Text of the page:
Here we are again, sadly, for current events in our nation are pushing me to address where we are as a people.
I am currently reading “White Fragility” by Robin Di Angelo, who is white. Her premise is that we white Americans are so “fragile” that we cannot talk about our complicity in the racial strife that is raising its ugly head once more.
On Facebook, I was reading comments about a posting from the NAACP Region III office. One of the comments showed the writer’s “white fragility” when he wrote, “The white protestors at the state capitals in Michigan and Kentucky carried guns, but they did not loot and burn those cities.” I would dare say that if the roles were reversed those same whites would be looting and burning if they faced the same injustice blacks have faced from their arrival in American.
In the words of Dr. Martin Luther King, Jr., “Injustice anywhere is a threat to justice everywhere. We are caught in an inescapable network of mutuality, tied in a single garment of destiny. Whatever affects one directly, affects all indirectly.” To put it another way, “We are all God’s children, so when do we start acting like it?”
I have complete faith that as a white man I would never face what George Floyd faced. But that is the problem. Why should anyone of color have to face what Floyd did? I sadly read about a black man who, when going for walks in his own neighborhood, takes one of his daughters and their dog with him to make himself seem less threatening to those “fragile whites” who fear him, a black man.
That is “white fragility.”
I must confess here that as a white man those thoughts enter my head, but much less than in the past. It is impossible for me to be completely removed from those thoughts from my head for I was raised in a white family by white institutions. It is just second nature to me, but that does not mean I cannot confront what lies in me and confess that to people of color.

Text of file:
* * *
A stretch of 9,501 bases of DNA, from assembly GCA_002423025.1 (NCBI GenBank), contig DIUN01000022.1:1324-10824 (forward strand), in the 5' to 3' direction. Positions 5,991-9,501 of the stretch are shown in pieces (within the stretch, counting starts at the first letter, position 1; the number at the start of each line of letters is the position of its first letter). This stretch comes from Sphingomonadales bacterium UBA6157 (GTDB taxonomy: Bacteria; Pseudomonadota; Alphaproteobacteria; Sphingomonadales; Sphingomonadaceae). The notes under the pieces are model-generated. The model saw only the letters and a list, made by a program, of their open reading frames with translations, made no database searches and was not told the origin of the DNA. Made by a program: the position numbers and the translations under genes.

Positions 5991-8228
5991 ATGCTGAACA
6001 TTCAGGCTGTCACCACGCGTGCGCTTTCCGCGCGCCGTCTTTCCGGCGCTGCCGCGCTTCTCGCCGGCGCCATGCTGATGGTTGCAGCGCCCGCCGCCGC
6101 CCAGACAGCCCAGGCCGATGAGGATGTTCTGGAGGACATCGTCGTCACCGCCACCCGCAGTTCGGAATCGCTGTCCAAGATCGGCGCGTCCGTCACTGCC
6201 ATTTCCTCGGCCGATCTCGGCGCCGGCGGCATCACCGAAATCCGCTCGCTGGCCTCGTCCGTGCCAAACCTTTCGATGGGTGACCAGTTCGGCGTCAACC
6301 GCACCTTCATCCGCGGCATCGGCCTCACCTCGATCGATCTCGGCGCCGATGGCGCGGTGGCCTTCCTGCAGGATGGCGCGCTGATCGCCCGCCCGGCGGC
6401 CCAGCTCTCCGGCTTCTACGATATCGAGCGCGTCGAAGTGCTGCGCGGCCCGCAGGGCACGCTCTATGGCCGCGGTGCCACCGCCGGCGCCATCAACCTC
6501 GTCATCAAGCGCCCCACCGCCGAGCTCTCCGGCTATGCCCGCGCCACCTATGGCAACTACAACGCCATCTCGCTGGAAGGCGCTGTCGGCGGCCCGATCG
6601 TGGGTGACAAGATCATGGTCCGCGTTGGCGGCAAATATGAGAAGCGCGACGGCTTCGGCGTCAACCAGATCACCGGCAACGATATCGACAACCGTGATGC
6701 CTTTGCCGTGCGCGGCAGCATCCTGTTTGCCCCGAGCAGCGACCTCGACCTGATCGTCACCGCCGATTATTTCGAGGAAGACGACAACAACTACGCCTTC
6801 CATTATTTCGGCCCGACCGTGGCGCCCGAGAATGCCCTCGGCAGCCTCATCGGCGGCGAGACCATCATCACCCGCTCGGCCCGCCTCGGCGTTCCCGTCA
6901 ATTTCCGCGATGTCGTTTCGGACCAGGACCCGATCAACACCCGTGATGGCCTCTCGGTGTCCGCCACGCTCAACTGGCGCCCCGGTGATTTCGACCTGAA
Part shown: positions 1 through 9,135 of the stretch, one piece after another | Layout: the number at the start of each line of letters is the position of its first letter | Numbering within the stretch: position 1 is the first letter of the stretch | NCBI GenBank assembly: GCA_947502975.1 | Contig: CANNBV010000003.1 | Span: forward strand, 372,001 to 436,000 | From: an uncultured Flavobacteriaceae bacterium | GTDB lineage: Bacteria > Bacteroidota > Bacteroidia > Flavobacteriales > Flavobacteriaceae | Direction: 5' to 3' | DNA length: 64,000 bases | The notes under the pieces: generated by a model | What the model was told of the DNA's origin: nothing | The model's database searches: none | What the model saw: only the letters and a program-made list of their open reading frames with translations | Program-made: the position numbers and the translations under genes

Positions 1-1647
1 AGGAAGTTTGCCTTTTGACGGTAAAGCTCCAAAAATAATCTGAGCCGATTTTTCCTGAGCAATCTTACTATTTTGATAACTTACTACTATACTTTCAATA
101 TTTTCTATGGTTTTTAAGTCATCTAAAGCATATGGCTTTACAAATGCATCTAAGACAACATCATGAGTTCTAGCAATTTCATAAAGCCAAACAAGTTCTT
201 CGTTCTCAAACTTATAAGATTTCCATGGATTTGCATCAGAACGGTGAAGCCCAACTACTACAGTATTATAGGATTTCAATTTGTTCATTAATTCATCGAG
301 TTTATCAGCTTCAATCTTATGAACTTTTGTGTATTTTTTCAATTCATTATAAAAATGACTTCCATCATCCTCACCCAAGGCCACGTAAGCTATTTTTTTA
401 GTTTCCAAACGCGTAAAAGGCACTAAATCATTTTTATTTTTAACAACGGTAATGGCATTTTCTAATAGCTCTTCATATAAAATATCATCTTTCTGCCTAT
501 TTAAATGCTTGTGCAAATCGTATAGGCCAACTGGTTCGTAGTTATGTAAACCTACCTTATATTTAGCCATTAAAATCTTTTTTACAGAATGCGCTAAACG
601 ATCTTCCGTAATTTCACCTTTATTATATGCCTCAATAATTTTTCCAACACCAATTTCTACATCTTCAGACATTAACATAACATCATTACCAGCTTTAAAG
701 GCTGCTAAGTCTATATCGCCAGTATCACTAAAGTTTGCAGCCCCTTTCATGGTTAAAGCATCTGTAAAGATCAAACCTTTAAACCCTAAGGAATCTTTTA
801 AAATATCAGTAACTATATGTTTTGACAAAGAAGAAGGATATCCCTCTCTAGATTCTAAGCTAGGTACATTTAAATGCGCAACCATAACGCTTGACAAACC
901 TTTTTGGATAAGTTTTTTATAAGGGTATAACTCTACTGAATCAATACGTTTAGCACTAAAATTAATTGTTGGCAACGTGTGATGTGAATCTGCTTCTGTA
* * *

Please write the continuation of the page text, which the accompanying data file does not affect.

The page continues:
Actually, that is the best place to start because confessing our “white fragility” makes it our problem, not their problem.
So toughen up, my “fragile” friends; listen and love like you never have before.
A friend of mine posted on Facebook that he wants to start a movement for white men to begin confessing their complicity in racism. While I agreed that confession is good for the soul, one step better is to take action.
I took action by beginning a discussion on race relations in Mayfield between First and Second Christian Church. In a loving setting we found ways to ask the hard questions and to hear the hard answers. That led me to join the Antiracism Pro-Reconciliation team for the Christian Church (Disciples of Christ) in Kentucky. Now I find myself leading the local branch of the NAACP.
As a white man, I am humbled and honored the Mayfield-Graves County branch elected me their leader. While it may seem very strange for a white man to be in leadership of a black organization, I have learned the NAACP was started by whites and blacks in 1909. And while I provide the organizational leadership, my most important action must always be to listen and learn about the issues that African-Americans and other people of color deal with daily that I have never experienced for myself.
Dr. Bruce W. Dobyns is president of the Mayfield-Graves County branch of the NAACP. He can be reached at firstname.lastname@example.org.